The left is dismantling the Western tradition. It rejects the Greco-Roman and Judeo-Christian culture that permeates America, discredits great literature, and abandons any hint of reasonable or rational debate. Its aggressive dismantling efforts—so prevalent on Twitter and mass protests—are also on full display in general education programs at colleges and universities.

Opinions on general education courses, which is where students used to learn about Western tradition—vary across higher education. State university systems are concerned about graduate-level research, and therefore don’t focus on general education enough. Small liberal arts colleges offer a vague and mismatched cornucopia of courses that all too often fail to provide a coherent picture of the Western tradition.

Several prominent colleges and universities have removed their general education programs entirely.

The undergraduate student body of American higher education is disconnected with one another and, most importantly, with their shared heritage. Students may graduate without ever reading the Declaration of Independence, the document that boldly declares all Americans as one people and that all men are created equal.

They may graduate with little expose to ancient Greek literature, such as Homer’s “Iliad” and “Odyssey,” the oldest texts in the Western tradition that influenced over 2,000 years of art, drama, literature, philosophy, and theology.

A 1945 Harvard report, “General Education in a Free Society,” reads:

A supreme need of American education is for a unifying purpose and idea. … In recent times, however, the question of unity has become insistent. We are faced with a diversity of education which, if it has many virtues, nevertheless works against the good of society by helping to destroy the common ground of training and outlook on which any society depends.

Harvard’s report is as true as ever 75 years later. Today’s general education programs are muddled and unstructured, and students do not experience any sense of a shared heritage.

The general education programs at Amherst College, Brown University, and Hamilton College are notable examples. These institutions do not require students to complete a set of core courses. Students, instead, complete an “open” curriculum. Brown describes an open curriculum as “a personalized course of study giving students greater freedom to study what they choose and the flexibility to discover what they love.”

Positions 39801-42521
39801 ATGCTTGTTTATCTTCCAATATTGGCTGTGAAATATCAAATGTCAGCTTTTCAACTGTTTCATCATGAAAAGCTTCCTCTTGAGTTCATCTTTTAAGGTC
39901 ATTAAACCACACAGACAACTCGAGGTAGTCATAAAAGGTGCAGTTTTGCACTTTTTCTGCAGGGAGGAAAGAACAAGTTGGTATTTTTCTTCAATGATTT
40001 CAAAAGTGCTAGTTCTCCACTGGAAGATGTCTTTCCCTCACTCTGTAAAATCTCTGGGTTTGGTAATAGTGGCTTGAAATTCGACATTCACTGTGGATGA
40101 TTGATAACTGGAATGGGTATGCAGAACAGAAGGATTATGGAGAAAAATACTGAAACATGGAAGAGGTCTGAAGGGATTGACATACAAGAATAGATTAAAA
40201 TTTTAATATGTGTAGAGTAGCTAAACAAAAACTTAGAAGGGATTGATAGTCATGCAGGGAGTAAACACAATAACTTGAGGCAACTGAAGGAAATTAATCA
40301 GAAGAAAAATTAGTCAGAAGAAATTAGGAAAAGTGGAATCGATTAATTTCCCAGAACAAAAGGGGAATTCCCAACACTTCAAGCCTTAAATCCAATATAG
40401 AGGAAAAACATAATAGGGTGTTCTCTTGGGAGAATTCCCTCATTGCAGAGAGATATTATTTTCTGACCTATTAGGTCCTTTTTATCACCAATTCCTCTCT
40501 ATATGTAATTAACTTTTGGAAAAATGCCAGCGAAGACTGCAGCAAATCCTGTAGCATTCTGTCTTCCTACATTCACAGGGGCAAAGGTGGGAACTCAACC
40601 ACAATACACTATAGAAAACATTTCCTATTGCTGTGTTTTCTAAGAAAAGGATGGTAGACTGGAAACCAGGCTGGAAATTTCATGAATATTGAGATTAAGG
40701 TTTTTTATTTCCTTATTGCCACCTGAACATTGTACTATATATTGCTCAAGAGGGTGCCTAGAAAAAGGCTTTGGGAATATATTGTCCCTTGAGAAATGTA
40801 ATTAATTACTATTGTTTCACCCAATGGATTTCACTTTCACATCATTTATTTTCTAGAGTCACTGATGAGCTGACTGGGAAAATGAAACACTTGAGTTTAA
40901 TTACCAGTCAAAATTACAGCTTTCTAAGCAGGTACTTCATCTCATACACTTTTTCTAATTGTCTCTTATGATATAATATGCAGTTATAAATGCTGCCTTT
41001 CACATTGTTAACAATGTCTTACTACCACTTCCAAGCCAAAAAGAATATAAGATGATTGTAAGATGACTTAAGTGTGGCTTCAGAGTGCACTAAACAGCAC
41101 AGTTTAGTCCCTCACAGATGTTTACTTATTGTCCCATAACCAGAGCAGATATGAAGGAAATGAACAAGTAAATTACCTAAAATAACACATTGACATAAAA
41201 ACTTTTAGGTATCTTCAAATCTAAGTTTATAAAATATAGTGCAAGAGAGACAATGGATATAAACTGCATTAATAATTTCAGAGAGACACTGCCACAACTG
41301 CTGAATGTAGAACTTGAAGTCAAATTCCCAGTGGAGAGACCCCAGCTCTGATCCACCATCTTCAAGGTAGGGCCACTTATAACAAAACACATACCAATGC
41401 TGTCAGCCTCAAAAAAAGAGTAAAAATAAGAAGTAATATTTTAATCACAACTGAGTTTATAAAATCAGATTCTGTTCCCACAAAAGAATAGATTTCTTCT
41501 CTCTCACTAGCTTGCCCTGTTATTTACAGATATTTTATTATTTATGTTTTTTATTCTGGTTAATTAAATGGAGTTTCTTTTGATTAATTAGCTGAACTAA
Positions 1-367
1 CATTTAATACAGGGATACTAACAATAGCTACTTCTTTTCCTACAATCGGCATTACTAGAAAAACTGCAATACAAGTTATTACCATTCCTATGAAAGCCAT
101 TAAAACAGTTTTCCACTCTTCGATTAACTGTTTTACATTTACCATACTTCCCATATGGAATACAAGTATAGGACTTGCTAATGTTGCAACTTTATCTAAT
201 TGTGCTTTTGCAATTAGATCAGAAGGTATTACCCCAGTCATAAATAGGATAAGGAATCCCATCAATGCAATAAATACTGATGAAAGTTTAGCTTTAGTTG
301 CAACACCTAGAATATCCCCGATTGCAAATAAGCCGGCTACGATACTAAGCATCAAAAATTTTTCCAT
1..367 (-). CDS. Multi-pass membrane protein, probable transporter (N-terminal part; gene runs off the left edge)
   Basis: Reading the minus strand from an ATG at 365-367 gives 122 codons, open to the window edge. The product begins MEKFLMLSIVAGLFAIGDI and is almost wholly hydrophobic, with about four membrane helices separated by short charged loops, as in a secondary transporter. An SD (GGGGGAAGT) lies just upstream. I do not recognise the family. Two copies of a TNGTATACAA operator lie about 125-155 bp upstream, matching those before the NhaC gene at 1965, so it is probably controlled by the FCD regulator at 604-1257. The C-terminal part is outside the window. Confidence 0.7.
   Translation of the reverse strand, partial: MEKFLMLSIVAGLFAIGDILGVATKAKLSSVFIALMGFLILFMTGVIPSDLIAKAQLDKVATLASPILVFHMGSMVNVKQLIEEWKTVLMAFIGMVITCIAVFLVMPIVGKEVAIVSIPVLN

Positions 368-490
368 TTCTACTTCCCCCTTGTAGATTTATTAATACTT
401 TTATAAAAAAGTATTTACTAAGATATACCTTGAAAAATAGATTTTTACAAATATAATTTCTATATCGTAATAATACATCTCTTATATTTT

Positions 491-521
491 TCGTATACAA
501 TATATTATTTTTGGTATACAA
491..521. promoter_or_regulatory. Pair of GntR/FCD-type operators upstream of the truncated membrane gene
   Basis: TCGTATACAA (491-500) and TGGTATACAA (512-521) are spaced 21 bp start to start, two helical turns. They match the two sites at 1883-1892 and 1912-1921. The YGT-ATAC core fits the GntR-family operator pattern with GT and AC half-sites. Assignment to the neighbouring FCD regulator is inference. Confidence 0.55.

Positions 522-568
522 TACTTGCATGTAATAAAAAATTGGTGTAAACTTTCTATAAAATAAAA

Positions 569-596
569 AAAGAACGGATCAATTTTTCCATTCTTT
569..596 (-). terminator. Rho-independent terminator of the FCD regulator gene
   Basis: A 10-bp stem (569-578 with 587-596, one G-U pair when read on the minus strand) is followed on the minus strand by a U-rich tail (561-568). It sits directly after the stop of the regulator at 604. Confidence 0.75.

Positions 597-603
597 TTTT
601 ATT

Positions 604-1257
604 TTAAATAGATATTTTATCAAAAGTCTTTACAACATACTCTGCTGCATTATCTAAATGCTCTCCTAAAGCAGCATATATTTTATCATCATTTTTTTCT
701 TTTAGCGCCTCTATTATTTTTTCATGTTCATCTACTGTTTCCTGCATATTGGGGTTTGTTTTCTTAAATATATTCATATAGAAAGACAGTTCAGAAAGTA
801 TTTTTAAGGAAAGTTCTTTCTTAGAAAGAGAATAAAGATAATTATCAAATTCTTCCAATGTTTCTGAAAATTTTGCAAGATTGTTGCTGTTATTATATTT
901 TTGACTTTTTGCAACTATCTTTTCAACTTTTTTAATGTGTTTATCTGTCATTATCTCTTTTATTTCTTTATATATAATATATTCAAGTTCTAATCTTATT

In contrast to the Great Books curriculum at St. John’s College or the core curriculum at Columbia University, students at Brown do not develop an appreciation for a shared heritage.

But undergraduate students yearn for community, identity, and purpose. I was one of those students.

Six years ago, at the beginning of my undergraduate education at Ashland University, I was as left as any 18-year-old. I criticized Christianity, condemned classical literature, and was “woke” before it was trending.

I was mad at the world, entitled, and ignorant. But by the guidance and friendship of several professors and strong core courses, I was exposed to the beauty, complexity, and pride of the Western tradition. Through a series of difficult conversations, Great Books, and many nights deep in thought, the course of my life and education changed forever.

I renewed my faith in Christ, read about the early Church, and recognized the peace and prosperity the Gospel brought to Earth. I discovered the ancient Greek and Roman authors set the foundation for the Middle Ages, Reformation, and Age of Enlightenment.

I learned how to think, not what to think. I listened to my opponent intently, unveiled flaws in their argument (not their character), and strengthened my argument if I presented it poorly.

But perhaps most importantly, I found my sense of community, identity, and purpose, and I was proud of my heritage.

The unified purpose and idea of general education is clear: General education is the introduction of students to their shared heritage, specifically the history and thought of Western civilization and the American founding.

Although many of the authors discussed are not required reading at most colleges and universities, they are still offered as optional courses. Well-informed mentors, similar to my undergraduate professors, can guide students toward the courses dedicated to cultivating virtue, citizenship, and the appreciation of a shared heritage.

Most colleges and universities have composition, mathematics, and natural science requirements, but literature, foreign language, U.S. government or history, and economics courses are often found in humanities and social science requirements.

Students should look for courses on Plato, Aristotle, Virgil, William Shakespeare, Dante Alighieri, Geoffrey Chaucer, John Milton, Jane Austen, Charles Dickens, Mark Twain, and Leo Tolstoy, to name a few. These authors continue to influence contemporary literature, theater, ethics, and politics.

In Peter Jackson’s “The Lord of the Rings: The Fellowship of the Ring,” Boromir, a valiant yet weary military captain, says, “In a dream, I saw the Eastern sky grow dark. But in the West a pale light lingered.” So too, today, a pale light lingers in the West. There is hope for America’s young men and women.

It is their virtue, grace, and love, drawn out from the stories of Odysseus, King David, and St. Augustine, and cultivated by serious professors and mentors, that gives me hope.

Undergraduate students can discover community, identity, and purpose in the collective wisdom and centuries of social, political, and religious thought that is Western civilization.